Business Traveller Magazine
In the wake of the Air France and Yemenia crashes, we feel it is appropriate to bring up once again the question about how one can survive a plane crash. Having done some preliminary research into the subject, I have uncovered some tips but would still like some expert opinions on the matter.
1. Some sources say that sitting at the back of the plane is better while others say sitting along the aisle and close to an exit is a smarter choice. Does where you sit in a plane really make a difference to your chances of survival in a crash?
2. If your answer to question 1 is yes, which then is the best place to sit?
3. What are the other factors in play that contribute to one’s chance of survival?
4. What can plane passengers do to increase their chances of survival should a crash occur?
Dr. Curtis Responds
As you can imagine, I've fielded quite a few questions about safety over the past month. In my opinion, the circumstances around airliner crashes in the first half of 2009 have resulted in far more media coverage than I normally see. The Yemenia crash had several things going for it. There were many recent media reports about the Air France 447 crash leading up to the end of June because of the missing black boxes and the fact that their locator beacons were scheduled to run out of power at the same time. Add to that the fact that it was an Airbus and that there was a sole survivor meant that there was much more attention paid to this event than to the average crash involving a developing country's airline.
As for your questions, where to sit on the plane to heighten survival chances depends very much on the circumstances of the crash. In my opinion, it does not really matter where you sit in most fatal crashes because the level of fatalities often are either very low, with less than 10% casualties, or very high with over 90% fatalities. In the first case, the aircraft is usually relatively intact and the aircraft is either relatively undamaged or the damage does not keep passengers from exiting the aircraft. In the latter case, the aircraft is usually severely damaged or destroyed, with no survivors or a few survivors.
What makes an analysis of where to sit particularly difficult is that in most cases where there are a substantial number of fatalities and survivors, there is either no major investigation of the crash, or the investigating authorities do not make an effort to map out where people were sitting at the time of the crash. In some of the few cases where I have seen a seat map, the report often mentions that the map represents where passengers were scheduled to sit, not where they were actually sitting at the time of the crash.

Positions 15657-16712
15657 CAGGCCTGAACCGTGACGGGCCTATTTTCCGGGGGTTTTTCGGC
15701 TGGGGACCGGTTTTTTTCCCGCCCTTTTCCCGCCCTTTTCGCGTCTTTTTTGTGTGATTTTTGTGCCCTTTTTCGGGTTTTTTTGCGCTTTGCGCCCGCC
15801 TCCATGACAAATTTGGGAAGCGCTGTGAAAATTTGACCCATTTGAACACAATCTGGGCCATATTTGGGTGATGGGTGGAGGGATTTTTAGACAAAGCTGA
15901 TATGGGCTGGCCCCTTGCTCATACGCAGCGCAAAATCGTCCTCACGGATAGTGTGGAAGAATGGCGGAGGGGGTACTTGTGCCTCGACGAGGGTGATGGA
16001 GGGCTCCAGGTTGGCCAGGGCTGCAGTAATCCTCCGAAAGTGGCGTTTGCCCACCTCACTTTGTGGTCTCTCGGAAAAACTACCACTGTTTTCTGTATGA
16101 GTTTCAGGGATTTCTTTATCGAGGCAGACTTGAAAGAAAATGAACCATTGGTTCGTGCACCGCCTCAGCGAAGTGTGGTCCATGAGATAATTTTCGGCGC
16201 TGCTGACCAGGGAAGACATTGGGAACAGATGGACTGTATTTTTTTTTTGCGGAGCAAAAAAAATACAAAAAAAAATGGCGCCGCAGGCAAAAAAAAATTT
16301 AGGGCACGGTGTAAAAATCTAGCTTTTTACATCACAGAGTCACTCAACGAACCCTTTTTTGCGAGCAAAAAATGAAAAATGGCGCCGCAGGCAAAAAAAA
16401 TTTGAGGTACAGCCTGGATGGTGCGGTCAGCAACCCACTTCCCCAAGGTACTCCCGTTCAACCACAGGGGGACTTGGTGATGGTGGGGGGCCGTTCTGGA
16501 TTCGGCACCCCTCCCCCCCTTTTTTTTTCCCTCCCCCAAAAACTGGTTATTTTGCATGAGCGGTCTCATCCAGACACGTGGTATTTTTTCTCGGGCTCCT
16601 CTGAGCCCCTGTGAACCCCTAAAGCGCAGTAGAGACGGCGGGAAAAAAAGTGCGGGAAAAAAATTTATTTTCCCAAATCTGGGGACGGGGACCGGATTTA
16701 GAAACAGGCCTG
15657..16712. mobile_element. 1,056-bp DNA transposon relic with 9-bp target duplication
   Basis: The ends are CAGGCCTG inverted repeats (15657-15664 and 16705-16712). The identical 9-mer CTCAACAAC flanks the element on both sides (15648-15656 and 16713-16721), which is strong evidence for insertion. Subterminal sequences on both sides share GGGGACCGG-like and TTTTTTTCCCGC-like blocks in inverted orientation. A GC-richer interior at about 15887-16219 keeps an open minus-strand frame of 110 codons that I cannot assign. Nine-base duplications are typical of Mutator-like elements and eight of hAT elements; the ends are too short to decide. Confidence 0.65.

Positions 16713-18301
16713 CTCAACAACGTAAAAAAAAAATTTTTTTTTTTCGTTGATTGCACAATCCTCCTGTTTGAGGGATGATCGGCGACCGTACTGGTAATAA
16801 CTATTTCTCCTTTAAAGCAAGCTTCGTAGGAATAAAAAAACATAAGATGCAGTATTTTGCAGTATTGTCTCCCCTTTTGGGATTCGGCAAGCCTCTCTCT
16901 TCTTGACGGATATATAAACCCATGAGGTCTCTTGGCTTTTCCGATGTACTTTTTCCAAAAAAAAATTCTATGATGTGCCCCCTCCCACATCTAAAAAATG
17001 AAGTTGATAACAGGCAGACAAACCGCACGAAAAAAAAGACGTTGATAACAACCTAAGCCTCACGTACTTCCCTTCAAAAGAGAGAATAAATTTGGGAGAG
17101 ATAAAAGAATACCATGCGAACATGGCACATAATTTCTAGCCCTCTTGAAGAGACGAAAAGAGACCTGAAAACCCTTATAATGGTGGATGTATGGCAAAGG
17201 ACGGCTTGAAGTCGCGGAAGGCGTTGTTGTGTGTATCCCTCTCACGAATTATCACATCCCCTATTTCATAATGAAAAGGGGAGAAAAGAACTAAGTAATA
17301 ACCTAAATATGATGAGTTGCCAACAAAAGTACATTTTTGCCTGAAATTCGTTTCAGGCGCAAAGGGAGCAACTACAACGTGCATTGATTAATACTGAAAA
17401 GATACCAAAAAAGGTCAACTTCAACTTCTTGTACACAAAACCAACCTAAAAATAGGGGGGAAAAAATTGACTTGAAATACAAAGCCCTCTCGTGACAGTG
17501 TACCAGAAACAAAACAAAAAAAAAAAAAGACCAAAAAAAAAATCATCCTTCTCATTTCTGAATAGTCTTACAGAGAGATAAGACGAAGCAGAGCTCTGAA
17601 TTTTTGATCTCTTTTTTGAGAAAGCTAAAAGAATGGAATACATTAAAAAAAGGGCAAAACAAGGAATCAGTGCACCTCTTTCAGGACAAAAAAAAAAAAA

To answer your last question, it isn't a question of where you sit, but rather a question of how you behave when you are a passenger. For example, a passenger who is aware of where the nearest exits are, who has reviewed the emergency information for the model aircraft they are on (typically provided on a card in the seat pocket), and who listens to the crew safety briefing has given himself or herself the opportunity to respond quickly and effectively if there is an emergency. Also, it helps to keep alcohol consumption to a minimum, since it may affect your ability to respond to an emergency situation.
Airline emergencies are extremely rare. If one occurs while you are a passenger, your best defense is ability to act quickly and appropriately in order to escape danger and survive.
One More Thought - New Rules Will Make All Seats Safer
Several years ago, the FAA changed the rules for airline seats to make them more sturdy in the event of an accident. Starting in 2009, seats must be able to withstand crash forces that are up to 16 times the force gravity (roughly the forces experienced in a 30 mph automobile collision). This is much higher than the previous standard of nine times the force of gravity. These 16g seats are much more likely to withstand the dynamic loads that the aircraft would experience in a crash with survivable impact forces, allowing passengers a better chance to escape the aircraft after such an accident.
Airplanes that were certified after 1988, for example the 777 and A380, were already required to have these seats. While most new airliners are based on models that were certified after 1988, some new airliners based on older designs, such as the 747-400, still had 9g seats installed. Starting October 27, 2009, all airliners will have to meet this standard.
To comply with the new 16g requirement, some airlines will use airbags for some seat locations. These airbags may be incorporated in the seat belt or it could be attached to another part of the aircraft.
Basic Crash Positions
The FAA provides guidance on the kinds of crash positions that you should take for various situations. The video below has suggested positions for regular coach seats, rear facing seats, and for other situations. If you can't play the video, you can also download the audio podcast or the video podcast below:
Six Basic Crash Positions Podcast: MP3, MP4, WMV
Six Basic Crash Positions
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